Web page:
Commentary on Luke 6:1-5
Yet another confrontation between Jesus and some Pharisees. Following immediately, as it does, after the parable about the patch and the wineskins, it confirms what Jesus said about the gap between the traditionalists and his vision.
He and his disciples were walking through a cornfield and it was a sabbath day. The disciples were plucking heads of corn, rubbing them in their hands and eating them. The sabbath did not forbid walking short distances. And custom did not forbid “gleaning”, that is, taking corn left over by reapers. It did forbid reaping and threshing. Only a very narrow-minded interpretation could have described plucking as reaping and rubbing between the hands as threshing but that seems to be what is happening here.
The disciples are asked, “Why are you doing something that is forbidden on the sabbath day?” Jesus answers very quickly and to the point. He makes no reference to the narrow-minded legalism that his critics reveal, the “old wineskin” mentality. Instead, he throws at them an incident. David and his men were hungry so they went into the house of God and, with his approval, ate the holy bread which only the priests were allowed to eat (1 Sam 21:6). Each sabbath, 12 loaves of fresh bread were set on a table in the Holy Place. The stale bread was eaten by the priests.
As king, David put himself above the law. Both David’s and the disciples’ actions involved godly men doing something forbidden by law. However, it is never a violation of a law to do what is good and to save life (eating for survival). In that sense both David and the disciples were within the spirit, though not the letter, of the law.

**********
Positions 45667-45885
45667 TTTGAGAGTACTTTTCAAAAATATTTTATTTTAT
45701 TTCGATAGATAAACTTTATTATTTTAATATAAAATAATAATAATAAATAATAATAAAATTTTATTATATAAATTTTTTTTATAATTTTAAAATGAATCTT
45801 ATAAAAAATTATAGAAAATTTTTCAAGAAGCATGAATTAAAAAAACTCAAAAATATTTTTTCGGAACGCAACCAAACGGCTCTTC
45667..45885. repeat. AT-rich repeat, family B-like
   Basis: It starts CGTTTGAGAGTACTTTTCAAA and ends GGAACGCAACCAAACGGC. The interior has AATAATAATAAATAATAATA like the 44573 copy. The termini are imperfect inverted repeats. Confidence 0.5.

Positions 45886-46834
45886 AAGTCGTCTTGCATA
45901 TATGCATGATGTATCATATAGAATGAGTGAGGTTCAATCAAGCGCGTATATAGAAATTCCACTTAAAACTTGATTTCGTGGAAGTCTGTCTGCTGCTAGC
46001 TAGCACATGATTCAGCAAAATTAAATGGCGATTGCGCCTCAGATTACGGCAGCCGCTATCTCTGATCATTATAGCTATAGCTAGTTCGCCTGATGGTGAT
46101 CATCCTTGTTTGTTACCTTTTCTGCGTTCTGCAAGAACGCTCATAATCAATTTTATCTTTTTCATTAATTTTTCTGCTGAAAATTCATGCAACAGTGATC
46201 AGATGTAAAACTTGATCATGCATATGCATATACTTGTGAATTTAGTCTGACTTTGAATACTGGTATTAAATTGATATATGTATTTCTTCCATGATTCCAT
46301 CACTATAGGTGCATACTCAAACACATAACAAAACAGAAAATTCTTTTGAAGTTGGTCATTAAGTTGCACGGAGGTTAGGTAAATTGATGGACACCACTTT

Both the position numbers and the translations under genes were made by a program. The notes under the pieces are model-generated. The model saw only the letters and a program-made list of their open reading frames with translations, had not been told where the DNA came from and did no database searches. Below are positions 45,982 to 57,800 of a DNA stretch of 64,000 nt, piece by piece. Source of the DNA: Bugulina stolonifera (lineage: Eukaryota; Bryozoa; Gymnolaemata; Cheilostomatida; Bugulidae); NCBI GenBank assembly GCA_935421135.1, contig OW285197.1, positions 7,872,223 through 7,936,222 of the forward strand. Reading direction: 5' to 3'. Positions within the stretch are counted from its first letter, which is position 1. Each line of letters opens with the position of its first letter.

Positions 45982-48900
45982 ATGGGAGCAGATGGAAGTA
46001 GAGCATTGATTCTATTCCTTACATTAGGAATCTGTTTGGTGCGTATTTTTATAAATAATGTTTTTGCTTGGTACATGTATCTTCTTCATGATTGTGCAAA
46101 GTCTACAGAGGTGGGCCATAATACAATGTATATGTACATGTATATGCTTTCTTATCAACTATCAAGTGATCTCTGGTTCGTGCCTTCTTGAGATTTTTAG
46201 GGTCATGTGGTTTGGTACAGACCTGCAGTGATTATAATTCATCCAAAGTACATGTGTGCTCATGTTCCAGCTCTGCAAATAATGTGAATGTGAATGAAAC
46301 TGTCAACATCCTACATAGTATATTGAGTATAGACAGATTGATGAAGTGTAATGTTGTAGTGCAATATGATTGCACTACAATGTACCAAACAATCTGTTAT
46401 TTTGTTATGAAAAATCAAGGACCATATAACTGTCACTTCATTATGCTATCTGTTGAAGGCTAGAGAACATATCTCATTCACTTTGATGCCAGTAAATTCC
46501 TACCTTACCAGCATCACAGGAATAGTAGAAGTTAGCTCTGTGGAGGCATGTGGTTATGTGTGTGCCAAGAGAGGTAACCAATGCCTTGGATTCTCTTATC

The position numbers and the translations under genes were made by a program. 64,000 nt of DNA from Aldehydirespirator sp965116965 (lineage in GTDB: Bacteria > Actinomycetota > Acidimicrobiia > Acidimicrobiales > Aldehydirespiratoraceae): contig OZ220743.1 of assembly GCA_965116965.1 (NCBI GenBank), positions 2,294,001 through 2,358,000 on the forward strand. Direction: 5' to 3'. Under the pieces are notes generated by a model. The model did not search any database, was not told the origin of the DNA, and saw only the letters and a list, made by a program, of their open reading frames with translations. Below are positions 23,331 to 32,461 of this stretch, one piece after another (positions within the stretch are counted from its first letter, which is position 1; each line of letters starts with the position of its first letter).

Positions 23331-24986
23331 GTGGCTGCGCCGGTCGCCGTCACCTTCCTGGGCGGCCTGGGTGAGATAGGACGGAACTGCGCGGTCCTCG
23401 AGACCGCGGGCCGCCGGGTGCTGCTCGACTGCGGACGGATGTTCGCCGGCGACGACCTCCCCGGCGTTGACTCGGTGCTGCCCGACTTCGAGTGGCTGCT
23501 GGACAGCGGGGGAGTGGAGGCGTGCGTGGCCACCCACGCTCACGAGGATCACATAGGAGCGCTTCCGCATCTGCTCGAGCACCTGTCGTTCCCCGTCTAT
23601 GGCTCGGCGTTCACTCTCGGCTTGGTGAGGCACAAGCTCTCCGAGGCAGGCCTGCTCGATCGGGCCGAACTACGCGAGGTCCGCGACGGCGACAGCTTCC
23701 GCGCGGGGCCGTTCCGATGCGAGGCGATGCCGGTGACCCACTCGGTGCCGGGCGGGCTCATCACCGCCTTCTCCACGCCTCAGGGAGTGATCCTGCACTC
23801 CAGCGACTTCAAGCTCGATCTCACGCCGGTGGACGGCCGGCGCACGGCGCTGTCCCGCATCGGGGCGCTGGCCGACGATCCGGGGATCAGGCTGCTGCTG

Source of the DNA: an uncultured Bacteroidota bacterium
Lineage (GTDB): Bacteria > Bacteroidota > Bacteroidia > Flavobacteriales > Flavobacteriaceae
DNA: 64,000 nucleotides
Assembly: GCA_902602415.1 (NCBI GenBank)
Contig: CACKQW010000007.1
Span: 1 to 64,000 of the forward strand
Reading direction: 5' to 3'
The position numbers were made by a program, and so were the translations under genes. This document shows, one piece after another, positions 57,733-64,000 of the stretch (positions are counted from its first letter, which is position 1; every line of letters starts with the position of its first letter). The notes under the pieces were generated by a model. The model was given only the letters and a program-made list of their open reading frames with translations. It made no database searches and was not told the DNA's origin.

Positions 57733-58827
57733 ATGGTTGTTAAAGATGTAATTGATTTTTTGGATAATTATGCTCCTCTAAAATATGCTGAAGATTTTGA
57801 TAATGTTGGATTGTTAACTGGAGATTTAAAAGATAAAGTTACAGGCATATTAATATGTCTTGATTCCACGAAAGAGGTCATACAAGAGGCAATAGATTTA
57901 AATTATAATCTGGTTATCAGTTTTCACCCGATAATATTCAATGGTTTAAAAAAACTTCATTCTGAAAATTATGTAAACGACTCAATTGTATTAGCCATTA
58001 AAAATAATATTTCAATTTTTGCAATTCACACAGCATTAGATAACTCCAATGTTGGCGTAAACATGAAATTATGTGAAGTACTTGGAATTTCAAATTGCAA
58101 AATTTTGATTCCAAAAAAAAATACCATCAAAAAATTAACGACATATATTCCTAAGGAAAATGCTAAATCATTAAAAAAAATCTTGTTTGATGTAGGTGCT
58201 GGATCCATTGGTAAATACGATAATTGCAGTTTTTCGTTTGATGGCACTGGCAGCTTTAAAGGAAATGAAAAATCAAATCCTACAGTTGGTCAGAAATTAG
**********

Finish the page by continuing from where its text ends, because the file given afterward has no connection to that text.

And Jesus, too, is above the law, “The Son of Man is master of the sabbath.” Jesus has the authority to overrule man-made laws concerning the Sabbath, particularly as interpreted by the Pharisees. This does not mean, of course, that Jesus (or even God for that matter) can or will do anything he feels like doing. Jesus will never go against anything that involves the True or the Good; with his Father he is the Source of all that is true and good.
But many of the Jewish laws (like civil laws) are positive law. In themselves, they involve matters which are neither good nor bad. In itself, it is neither good nor bad to stop at a green light or go through a red one. It is neither good nor bad in itself to abstain from work on the sabbath. What makes these acts good or bad is the deeper good of which they are a sign. That deeper good may sometimes involve their non-observance. Hunger and survival may over-ride a rule to fast. In a matter of extreme urgency it may be necessary to drive (safely) through a red light. The letter of the law is violated but not the good it intends.
Some manuscripts of Luke contain a very pertinent saying at this point: “On the same day, seeing a man working on the sabbath day, Jesus said to him: ‘Friend, if you know what you are doing, you are blessed; but if you do not know, you are accursed as a breaker of the Law’.” (Jerusalem Bible, loc. cit.) That is a sentiment that goes with new wine and new wineskins.
If truth and goodness are not violated by doing or not doing something, can we way there is sin or evil there?